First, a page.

The craft of sales is one of increasing the overlap between what outcomes a customer desires for themselves, and what outcomes the seller’s offer can deliver.
Increasing that overlap requires the seller to:
- Conduct insightful discovery into the customer’s business and personal situation to increase the range of desired outcomes.
- Identifying an exhaustive list of seller’s capabilities, then translating those into customer business outcomes.
- Articulate unmet value gaps to product/service innovators, who develop high-impact differentiation.
Most commercially available sales training addresses the first item. Almost all leave the second item up to an internal product training function. By “leaving it to the product trainer”, I mean ignore completely. No good framework to fill this gap has been introduced.
Introducing the Value Network.
The Value Network is a great tool. It:
- Captures deal-winning gold from top sellers for use by the whole team
- Helps everyone in B2B sales teams sell more widely and deeply
- Ramps new sellers up more rapidly
- Guides more impactful executive conversations
- Shapes more impactful marketing
- Informs superior new product idea generation
- Helps non-sales, but still customer-facing roles uncover new value.
- Serves as a central point of truth for competitive positioning.
- It is easy to learn and intuitive to use.
…so why don’t you know what a Value Network is?
A value network diagrams all of the possible customer outcomes your differentiation can drive for a customer. The diagram at the top of this article is a partial value network: it illustrates the client outcomes from adopting the kind of value-focused culture I propose in my upcoming book, Radical Value.
Building A Value Network
Start by describing an area of differentiation. In the example above, I promote building a company culture focused on value to the customer (yes this is different from many organizations, surprisingly. Companies focus their cultures on lots of other things when value is what they should use as the hub around which everything else rotates).
From that differentiation (drawn above in a rectangle), describe all of the customer outcomes that result…and the outcomes those outcomes deliver, and so on. Draw those customer outcomes in ovals with arrows representing cause/effect (you’ll notice a few bidirectional arrows on this diagram, which shows mutual reinforcement loops) The resulting network represents all of the potential value your differentiation could deliver to a customer.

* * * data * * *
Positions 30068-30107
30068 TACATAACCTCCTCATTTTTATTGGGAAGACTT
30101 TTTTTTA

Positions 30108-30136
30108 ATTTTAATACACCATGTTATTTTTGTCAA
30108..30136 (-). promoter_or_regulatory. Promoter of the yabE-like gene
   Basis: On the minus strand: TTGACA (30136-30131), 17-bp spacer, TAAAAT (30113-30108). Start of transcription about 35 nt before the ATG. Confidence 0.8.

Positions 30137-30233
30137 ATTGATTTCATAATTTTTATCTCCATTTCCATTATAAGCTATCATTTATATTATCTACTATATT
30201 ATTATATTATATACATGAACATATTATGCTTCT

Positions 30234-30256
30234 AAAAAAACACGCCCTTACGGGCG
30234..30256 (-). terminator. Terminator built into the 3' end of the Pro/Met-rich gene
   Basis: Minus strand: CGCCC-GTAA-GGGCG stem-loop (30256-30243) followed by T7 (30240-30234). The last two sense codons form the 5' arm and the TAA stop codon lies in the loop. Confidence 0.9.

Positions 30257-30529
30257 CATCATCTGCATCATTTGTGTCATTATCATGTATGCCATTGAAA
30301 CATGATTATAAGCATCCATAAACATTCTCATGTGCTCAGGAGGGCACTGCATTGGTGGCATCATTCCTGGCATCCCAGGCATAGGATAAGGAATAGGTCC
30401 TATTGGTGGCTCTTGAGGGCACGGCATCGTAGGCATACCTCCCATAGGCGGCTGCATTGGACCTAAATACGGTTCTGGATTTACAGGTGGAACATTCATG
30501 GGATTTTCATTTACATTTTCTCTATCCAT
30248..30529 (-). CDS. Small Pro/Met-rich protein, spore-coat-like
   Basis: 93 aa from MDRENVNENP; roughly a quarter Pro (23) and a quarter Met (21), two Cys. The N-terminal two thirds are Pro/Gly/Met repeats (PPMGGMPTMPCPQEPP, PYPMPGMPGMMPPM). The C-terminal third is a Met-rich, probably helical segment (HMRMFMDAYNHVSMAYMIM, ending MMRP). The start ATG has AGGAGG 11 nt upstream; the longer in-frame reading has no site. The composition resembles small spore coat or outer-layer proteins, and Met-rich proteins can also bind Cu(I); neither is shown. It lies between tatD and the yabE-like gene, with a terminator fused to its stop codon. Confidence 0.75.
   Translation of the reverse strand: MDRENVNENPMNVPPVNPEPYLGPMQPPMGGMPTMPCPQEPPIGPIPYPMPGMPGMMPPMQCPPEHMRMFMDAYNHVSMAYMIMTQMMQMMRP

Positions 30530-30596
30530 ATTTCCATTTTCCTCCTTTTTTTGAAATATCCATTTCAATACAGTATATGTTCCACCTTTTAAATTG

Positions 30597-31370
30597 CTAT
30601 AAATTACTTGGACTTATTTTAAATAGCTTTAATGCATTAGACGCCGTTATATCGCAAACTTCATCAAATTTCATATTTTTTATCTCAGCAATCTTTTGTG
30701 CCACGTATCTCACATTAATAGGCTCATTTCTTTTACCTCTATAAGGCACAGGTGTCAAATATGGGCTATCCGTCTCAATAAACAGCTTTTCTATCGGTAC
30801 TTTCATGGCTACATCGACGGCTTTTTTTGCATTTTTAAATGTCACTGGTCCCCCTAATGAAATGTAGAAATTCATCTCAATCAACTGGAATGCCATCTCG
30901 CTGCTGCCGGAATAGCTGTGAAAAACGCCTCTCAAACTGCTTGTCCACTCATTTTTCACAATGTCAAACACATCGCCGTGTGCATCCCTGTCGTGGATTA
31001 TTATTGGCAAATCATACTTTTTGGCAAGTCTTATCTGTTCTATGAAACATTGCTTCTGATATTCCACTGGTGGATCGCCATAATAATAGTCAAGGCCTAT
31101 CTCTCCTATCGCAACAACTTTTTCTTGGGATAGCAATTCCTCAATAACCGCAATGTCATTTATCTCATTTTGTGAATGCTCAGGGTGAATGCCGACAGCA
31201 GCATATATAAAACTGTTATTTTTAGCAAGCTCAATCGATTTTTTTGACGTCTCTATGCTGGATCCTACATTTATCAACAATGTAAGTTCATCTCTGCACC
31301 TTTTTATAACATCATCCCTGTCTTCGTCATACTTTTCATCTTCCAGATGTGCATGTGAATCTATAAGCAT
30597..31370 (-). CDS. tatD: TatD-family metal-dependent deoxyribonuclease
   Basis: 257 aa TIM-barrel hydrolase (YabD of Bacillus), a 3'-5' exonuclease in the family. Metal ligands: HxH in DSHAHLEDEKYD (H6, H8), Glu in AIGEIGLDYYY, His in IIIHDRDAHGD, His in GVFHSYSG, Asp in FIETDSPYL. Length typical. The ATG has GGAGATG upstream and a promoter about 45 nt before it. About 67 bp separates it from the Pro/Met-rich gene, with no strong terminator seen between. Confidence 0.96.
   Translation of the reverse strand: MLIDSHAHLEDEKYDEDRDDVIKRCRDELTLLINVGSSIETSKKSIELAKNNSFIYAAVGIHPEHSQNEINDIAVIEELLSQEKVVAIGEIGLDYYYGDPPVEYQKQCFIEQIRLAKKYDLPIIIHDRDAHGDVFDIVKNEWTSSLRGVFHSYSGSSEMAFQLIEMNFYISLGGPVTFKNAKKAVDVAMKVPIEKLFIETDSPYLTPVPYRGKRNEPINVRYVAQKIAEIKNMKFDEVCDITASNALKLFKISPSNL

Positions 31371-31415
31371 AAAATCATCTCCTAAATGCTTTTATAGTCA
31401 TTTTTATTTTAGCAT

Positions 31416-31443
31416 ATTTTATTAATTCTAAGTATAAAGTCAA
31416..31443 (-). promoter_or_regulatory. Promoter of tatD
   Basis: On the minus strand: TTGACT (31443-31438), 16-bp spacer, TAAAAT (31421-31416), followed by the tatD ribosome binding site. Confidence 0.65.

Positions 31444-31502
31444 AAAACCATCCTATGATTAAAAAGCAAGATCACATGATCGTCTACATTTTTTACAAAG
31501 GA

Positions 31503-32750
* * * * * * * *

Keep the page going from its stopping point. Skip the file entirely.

In the current vernacular, these might be called themes for value messages. That is, they could be likely hypotheses that one could deliver to a prospect (or use as a justification for a meeting) – but then validate through dialogue.
For this article, I’ve outlined in blue where the use of a value network fits in a value-focused culture. It enables or drives more insightful business discussions: by not just salespeople, but every person who comes in contact with your customer. It clarifies innovation in business cases. It
Next Step: Make Each Outcome Personal.
To keep the diagram above clean, I didn’t perform this step, but here’s what to do next. Next to each oval, list the customer personas most likely to desire that outcome. Here’s an example in closeup from a different value network:
Notice that Facilities is likely to find value in both of these outcomes, but affected department managers are only likely to care about one of the two. This targeting analysis guides meeting plans, sales conversations, account-based marketing content, product innovation, and more. It also helps guide executive selling efforts by identifying executive-worthy conversations.
Making the Complex Simple
Building customer-perceived value is the selling behavior that most affects customer buying decisions. Value is defined as the desirability of customer outcomes and is built off of differentiation. A Value Network is a tool that articulates all of the possible business outcomes your offer could produce for a customer.
Depending on what it is your company sells (product, service or solution), being able to efficiently identify all customer impacts is where the great sales conversation training (the one you’ve probably already invested in) begins. In my work with hundreds of B2B companies, I can confidently tell you that there is room for improvement in refining your “product” (which includes service) training. Value Networks can help everyone involved craft a simple set of training, content, and other materials guaranteed to improve the quality of your customer conversations, supporting higher win rates at more mutually-beneficial prices.
Here’s An Exercise For You to Apply This Article
The diagram at the top of this article was purposely left incomplete. Extend it using the bullet point statements under the section titled “Introducing the Value Network” plus any others you can think of. Now, study the bigger Value Network and consider what each of these outcomes means to you in your role: both professionally and personally. What would developing a company-wide focus on customer value do for you and your organization?
Comment below, or contact me if you’d like to learn more about this simple, powerful tool. Or get on the waiting list for my upcoming book, where I’ll go into even more detail on how-to and use of Value Networks.
To Your Success!
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